At the heart of his argument is a criticism of what Packer might describe as the tension between individualism—the desire to provide the very best for your family even at the expense of others—and collectivism, the valuing of the many and the prioritizing of the most disadvantaged members of that majority. The piece demonstrates the common contradictions in what we say we believe and what we will tolerate when it comes to our children—the inner conflict of people who believe themselves to be “liberal” but struggle to come to terms with what they must risk in order to see those values realized, to enable entire classes of people who have been repeatedly marginalized to get a fair shake. Packer praises the benefits that his child has enjoyed as a student in a racially and socioeconomically diverse school setting, but is concerned by what he sees as the politicization of the classroom, led by a hyperactive progressivism that, he says, thrives on groupthink. Nevermind that for some children, the classroom has long been a politicized space, in which those kids and adults with more social power are taught—either outright or by omission—to devalue the lives and histories of people who are not like them.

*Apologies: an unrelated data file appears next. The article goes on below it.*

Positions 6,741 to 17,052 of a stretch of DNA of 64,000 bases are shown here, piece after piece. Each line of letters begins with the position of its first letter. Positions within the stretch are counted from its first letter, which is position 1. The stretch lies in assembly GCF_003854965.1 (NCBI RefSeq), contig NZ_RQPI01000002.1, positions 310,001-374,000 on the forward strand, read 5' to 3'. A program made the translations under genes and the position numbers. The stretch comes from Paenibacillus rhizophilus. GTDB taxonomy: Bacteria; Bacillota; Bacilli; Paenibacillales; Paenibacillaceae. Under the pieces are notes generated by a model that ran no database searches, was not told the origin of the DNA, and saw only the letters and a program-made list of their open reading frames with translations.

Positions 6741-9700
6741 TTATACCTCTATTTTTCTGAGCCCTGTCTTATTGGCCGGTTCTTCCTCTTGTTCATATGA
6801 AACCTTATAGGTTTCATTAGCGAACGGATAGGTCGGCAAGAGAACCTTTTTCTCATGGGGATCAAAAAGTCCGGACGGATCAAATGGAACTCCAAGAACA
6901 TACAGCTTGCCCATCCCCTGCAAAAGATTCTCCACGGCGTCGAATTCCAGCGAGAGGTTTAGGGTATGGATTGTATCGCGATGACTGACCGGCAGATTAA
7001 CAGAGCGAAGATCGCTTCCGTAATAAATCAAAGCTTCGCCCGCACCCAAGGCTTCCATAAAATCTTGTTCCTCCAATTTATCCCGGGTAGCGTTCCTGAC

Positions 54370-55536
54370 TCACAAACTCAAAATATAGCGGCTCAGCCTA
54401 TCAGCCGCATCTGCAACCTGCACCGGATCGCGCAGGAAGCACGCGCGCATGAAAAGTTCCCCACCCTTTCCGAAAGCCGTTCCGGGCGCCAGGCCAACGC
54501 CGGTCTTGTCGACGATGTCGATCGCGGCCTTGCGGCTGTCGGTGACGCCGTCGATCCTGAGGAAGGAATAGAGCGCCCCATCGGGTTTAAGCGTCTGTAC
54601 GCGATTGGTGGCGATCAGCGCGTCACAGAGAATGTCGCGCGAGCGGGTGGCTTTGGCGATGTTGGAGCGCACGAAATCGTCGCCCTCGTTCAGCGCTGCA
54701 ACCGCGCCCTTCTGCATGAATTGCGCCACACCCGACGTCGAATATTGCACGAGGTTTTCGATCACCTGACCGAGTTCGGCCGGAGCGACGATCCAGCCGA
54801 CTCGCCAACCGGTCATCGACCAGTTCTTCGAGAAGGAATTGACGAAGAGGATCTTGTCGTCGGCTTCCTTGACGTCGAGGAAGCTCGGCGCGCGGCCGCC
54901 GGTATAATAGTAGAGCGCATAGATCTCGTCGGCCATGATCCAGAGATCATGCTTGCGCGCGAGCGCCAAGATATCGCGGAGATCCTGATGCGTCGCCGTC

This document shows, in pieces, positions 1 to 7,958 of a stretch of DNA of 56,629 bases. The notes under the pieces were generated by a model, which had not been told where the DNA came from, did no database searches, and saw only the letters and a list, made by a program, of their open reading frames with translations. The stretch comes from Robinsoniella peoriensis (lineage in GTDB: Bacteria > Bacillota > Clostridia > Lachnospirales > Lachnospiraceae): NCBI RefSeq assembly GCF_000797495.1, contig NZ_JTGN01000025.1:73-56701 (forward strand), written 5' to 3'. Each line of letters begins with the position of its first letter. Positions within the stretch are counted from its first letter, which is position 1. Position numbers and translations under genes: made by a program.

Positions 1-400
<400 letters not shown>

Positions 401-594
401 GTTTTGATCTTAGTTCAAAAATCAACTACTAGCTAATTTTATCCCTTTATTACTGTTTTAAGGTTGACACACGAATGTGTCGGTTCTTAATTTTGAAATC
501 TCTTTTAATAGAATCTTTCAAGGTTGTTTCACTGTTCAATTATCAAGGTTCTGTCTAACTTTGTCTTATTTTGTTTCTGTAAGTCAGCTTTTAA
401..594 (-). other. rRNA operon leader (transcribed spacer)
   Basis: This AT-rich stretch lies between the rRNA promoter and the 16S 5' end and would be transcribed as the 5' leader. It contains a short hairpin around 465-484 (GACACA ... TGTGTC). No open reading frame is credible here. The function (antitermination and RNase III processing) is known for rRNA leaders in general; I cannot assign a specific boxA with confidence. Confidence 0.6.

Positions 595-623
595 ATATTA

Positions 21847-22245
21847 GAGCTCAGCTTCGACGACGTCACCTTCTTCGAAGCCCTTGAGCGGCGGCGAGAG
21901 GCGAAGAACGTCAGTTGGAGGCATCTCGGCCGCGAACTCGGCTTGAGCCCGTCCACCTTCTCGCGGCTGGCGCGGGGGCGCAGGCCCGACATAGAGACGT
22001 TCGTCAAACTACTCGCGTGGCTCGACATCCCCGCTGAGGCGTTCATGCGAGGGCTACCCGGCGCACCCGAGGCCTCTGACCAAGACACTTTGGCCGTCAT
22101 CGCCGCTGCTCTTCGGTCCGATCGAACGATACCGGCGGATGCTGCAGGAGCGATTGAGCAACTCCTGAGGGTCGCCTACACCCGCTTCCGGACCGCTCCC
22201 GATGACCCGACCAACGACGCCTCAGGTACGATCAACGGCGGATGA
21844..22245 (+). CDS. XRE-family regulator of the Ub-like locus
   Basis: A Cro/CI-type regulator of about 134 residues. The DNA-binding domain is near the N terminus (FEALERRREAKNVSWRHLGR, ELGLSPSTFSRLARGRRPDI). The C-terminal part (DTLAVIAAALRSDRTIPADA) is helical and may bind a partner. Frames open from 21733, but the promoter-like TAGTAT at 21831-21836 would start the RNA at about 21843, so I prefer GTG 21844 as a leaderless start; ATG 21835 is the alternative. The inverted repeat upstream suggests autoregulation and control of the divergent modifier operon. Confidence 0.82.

The article, nearly 10,000 words in length, attracted attention in media circles. On Twitter, Meredith Kolodner, an education reporter and parent of two children at the unnamed elementary school Packer criticizes, said that she was “somewhere between surprised and shocked” by the story: